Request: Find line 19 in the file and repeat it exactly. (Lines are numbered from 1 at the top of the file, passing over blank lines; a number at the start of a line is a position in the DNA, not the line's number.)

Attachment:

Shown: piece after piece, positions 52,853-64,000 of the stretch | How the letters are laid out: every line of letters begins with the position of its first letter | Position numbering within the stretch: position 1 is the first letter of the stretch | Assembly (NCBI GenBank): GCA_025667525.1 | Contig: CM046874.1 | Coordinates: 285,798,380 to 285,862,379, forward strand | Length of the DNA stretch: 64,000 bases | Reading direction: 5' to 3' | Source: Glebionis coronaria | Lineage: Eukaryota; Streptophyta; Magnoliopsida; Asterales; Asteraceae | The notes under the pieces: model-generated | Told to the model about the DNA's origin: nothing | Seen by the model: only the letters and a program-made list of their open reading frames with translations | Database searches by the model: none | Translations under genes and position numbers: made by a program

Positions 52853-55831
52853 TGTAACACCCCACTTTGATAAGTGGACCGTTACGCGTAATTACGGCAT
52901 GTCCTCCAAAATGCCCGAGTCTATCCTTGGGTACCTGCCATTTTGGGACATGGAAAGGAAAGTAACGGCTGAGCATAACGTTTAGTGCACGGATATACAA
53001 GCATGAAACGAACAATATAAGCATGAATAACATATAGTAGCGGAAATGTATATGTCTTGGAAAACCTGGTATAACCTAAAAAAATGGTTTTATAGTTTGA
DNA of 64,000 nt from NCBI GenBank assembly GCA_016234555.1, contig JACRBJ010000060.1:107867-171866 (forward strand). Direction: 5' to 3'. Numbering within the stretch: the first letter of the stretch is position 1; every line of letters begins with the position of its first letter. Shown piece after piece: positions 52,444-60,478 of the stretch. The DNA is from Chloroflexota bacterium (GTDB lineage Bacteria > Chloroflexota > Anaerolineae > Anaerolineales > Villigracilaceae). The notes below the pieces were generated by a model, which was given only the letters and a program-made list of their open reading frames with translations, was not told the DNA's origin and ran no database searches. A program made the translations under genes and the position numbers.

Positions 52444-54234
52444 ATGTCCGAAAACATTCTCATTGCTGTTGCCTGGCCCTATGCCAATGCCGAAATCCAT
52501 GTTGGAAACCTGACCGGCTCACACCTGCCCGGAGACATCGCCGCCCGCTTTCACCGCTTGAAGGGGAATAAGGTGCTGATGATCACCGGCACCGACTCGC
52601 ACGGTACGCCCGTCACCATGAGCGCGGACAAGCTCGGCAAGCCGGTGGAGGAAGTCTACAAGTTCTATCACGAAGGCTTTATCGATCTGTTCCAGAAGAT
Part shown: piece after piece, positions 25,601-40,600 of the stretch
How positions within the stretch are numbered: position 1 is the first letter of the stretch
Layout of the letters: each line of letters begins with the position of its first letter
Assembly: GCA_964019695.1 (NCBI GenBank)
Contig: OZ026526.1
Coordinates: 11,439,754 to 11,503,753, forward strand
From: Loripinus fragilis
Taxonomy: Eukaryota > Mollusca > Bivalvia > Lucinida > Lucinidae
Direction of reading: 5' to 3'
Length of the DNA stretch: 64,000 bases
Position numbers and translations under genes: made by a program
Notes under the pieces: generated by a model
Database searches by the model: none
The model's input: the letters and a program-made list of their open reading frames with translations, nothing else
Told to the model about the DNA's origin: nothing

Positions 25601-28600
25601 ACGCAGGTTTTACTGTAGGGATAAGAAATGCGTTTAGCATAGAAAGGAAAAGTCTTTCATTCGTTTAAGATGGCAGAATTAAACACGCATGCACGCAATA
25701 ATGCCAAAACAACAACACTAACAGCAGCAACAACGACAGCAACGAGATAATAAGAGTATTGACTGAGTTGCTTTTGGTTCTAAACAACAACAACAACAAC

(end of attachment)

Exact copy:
Direction of reading: 5' to 3'